Quick wins to improve readability
Have you ever read a boring report? Or rather, read the same text again and again, but still not taken it in? How can a boring report ever be a page turner? And how can your healthcare communications always be an utter joy to read? Here are my top tips for readability:
- Keep sentences short. This is the single most important thing you can do to improve readability. People always underestimate the power of a short sentence. Don’t be one of those people.
- Vary the length of your sentences. We aim for an average sentence length no more than 14 words. An average of 14 words means some sentences should be long – anywhere from 25 to 40 words. Others should be short. Two or three words.
- Remember that rhythm is an important part of readability. A nice mix of short and long sentences is one of the ways to improve rhythm.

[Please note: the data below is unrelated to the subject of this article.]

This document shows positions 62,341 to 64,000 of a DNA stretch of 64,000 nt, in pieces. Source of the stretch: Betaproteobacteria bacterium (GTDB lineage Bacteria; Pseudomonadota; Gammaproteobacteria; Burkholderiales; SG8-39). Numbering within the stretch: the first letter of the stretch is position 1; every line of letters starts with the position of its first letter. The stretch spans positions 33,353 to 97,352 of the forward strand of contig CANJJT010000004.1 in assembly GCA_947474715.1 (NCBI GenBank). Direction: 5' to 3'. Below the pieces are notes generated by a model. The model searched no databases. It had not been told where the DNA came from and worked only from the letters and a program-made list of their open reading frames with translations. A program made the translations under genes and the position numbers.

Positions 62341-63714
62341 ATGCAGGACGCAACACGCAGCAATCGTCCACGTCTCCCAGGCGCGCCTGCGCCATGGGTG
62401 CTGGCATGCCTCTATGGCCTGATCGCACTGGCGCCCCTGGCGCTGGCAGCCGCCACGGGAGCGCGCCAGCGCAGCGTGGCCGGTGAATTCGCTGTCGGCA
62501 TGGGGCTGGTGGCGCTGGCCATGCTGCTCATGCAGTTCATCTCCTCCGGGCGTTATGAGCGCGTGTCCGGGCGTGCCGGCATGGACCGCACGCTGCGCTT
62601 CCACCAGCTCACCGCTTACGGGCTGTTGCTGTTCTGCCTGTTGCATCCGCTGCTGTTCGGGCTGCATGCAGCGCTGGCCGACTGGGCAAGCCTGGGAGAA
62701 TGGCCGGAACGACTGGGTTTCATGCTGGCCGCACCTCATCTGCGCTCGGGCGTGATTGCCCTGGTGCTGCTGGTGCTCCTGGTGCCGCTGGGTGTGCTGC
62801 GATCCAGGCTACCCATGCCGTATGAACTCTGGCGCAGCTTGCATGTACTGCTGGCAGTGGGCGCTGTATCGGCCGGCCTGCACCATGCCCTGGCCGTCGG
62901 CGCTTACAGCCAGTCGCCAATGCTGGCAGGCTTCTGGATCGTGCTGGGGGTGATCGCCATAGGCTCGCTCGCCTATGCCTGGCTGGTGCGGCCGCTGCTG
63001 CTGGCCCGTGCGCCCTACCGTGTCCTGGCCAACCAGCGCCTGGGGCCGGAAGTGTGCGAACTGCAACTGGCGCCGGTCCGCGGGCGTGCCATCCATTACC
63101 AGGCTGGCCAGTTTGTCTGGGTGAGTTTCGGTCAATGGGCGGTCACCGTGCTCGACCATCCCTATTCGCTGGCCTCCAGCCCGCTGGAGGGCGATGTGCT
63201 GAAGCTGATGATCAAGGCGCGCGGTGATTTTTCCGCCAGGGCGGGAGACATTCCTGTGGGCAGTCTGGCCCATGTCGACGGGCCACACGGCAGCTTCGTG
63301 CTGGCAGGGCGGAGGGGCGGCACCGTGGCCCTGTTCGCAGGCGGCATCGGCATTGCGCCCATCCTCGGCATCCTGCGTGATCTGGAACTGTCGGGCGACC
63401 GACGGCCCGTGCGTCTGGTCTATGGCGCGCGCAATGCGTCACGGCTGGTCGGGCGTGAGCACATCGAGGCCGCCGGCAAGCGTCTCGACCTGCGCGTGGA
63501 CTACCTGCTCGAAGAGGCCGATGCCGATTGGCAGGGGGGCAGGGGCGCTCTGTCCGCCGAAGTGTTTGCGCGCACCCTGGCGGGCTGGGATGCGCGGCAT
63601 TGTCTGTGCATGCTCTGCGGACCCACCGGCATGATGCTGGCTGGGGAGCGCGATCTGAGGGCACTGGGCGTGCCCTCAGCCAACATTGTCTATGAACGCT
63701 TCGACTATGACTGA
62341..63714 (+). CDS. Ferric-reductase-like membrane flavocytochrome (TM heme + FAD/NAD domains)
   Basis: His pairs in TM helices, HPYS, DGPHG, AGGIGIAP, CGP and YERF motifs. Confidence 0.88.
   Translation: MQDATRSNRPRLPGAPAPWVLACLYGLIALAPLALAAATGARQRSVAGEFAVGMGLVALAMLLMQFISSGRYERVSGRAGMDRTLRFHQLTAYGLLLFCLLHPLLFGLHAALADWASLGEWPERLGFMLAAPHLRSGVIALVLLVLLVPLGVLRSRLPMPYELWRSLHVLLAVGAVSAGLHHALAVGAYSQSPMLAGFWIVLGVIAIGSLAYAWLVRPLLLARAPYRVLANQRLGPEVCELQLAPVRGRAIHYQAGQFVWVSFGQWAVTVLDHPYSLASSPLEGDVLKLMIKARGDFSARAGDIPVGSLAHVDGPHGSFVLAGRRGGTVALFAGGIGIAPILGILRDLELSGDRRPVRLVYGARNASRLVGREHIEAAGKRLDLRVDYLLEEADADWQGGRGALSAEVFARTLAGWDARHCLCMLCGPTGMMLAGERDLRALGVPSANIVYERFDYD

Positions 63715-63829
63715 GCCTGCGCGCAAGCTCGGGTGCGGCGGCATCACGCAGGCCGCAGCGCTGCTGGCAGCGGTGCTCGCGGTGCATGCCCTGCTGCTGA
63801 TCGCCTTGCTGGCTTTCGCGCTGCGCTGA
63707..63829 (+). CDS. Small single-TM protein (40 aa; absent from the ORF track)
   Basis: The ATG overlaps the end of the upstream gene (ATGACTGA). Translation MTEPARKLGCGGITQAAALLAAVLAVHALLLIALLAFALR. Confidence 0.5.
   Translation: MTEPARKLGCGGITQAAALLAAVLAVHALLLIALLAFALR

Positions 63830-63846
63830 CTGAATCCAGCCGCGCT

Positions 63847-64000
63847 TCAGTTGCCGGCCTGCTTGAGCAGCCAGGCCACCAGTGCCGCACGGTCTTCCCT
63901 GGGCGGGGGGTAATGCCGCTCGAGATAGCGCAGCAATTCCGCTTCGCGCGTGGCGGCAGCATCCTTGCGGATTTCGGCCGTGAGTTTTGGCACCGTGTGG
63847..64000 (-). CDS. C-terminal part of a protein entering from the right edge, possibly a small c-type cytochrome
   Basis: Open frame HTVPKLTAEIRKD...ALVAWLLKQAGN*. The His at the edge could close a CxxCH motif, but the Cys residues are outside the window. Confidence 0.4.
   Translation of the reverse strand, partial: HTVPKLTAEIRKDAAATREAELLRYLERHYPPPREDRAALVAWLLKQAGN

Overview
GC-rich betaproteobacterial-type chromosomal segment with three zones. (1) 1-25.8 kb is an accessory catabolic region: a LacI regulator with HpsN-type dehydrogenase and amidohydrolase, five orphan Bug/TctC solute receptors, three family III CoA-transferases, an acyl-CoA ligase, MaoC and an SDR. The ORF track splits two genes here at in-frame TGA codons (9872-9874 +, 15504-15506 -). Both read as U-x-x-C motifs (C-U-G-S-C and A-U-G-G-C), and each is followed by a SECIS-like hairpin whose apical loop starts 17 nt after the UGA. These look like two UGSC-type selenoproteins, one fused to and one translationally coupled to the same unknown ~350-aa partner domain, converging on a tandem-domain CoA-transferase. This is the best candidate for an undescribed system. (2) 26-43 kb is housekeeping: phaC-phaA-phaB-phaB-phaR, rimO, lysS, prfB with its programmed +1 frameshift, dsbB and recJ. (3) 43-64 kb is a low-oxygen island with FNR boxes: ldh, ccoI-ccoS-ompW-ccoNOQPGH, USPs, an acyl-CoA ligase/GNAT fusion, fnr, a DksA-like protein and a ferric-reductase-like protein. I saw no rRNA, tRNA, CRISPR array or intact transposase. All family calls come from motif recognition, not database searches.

- Use tools like the Gunning Fog Index to check readability. For patients we aim for an ideal score of eight for universal readability but accept anything below 10.
- Use Vocab Grabber to check that you are saying what you intend to say. (Vocab Grabber is part of Visual Thesaurus – an essential subscription for any wordsmith). When I ‘Vocab Grabbed’ this blog I was happy with what I discovered.
- Never use a complicated word if there’s a simpler alternative.
If you feel that a piece ‘isn’t working’…
Don’t be put off. You can often put things right by deploying these tips and tools. It can take ages in the beginning; it isn’t easy. At Wordbird, we work very hard on readability, so when I see a patient webpage with a Fog Index of 20 (which has happened) I just can’t wait to get to work.